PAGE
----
Wednesday, April 28, 2004

Of realism and reason

Social-realism, that is, and "reason" according to [eyes roll] Ayn Rand.

Abiola Lapite dittoes a Libertarian Alliance review of The Passion of Ayn Rand by David Ramsay Steele. (Do they scourge her? 'Cause I'd totally pay ten bucks to see that! I don't think so, but the movie version was direct to Showtime so be ready for homoeroticism. Boy-boy or girl-girl?*)

One question I can easily envision being asked is why I and other subscribers to libertarianism would be so antagonistic to the work of someone who subscribes to largely the same set of values we do - individualism, a healthy respect for self-interest, and a belief in free-markets as the right way to go. I can't say with confidence that my answer will necessarily be typical of that offered by other libertarians, but for me at least, all questions of literary merit aside, I do not believe that my cause is really furthered in the long-run by fallacious and simple-minded arguments; what is more, I find the cultish tendencies of the Randroids extremely disturbing as a believer in individualism. If I were intent on discrediting libertarianism as a body of ideas, I could think of no easier and surer way to do so than to allow it to become associated in the public mind with Objectivism, neo-Confederate "paleolibertarianism", gold-standard fetishism, and other kooky movements that would give pause to any reasonable person who was exposed to them. The more sensible liberals were wise enough to recognize the folly of the notion that there could be "no enemies on the left", and sensible libertarians likewise recognize that there are movements that aren't worth associating with.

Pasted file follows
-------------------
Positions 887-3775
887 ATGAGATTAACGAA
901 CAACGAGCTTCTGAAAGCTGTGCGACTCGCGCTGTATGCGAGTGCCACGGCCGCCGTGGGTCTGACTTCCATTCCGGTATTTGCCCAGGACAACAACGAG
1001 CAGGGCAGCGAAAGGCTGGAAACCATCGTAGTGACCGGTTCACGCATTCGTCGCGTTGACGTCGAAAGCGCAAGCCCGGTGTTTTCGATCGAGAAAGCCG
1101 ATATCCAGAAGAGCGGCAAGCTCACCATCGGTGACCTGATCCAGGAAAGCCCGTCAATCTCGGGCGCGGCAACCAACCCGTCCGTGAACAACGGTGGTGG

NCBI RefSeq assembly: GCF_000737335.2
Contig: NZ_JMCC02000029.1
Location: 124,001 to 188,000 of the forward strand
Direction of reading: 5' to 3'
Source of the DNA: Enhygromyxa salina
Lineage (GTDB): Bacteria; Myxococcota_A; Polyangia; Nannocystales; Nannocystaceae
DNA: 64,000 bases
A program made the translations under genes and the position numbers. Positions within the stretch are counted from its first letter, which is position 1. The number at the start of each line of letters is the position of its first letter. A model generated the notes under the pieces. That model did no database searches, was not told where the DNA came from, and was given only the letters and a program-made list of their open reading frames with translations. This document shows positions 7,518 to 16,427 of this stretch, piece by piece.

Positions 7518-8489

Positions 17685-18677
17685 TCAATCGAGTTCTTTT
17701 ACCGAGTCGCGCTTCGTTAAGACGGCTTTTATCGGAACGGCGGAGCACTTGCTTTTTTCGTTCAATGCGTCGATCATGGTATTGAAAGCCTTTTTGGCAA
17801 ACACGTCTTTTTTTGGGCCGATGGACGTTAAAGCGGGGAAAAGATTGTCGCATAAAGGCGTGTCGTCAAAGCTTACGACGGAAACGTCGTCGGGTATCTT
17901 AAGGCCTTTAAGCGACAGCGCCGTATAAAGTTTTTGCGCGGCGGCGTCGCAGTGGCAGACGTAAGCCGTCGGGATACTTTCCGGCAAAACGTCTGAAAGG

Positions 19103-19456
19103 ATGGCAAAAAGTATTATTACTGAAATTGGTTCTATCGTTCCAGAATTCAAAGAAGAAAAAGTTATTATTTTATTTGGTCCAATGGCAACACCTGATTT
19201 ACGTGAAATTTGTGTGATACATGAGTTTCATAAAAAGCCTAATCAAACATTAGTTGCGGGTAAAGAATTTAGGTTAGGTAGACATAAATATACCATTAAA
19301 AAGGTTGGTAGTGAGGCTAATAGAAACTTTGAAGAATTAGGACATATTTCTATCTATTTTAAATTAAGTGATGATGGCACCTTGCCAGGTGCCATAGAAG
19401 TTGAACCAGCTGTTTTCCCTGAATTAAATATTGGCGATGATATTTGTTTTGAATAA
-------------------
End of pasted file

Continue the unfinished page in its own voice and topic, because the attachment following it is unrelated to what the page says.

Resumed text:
From the review itself
Well, there is a lot of talk about reason and individualism, just as among Bolsheviks there is a lot of talk about science. But reason does not consist in shrieking the word 'reason' all the time. It consists in subjecting one's ideas to rational criticism, holding every position tentatively, and being prepared to abandon any position if it is successfully criticised. Reason consists, as Socrates put it, in 'following the argument wherever it leads', especially. of course, if it leads where you don't want to go. There is no evidence that the Randists understood the most elementary requirements of rational discourse. Branden quotes Sidney Hook, from his review of Rand's For the New Intellectual: "Despite the great play with the word 'reason', one is struck by the absence of any serious argument in this unique combination of tautology and extravagant absurdity." (321) That is exactly right. The Objectivists, no less than the devotees of a theistic sect, are engaged in abusing their minds by reiterating articles of faith.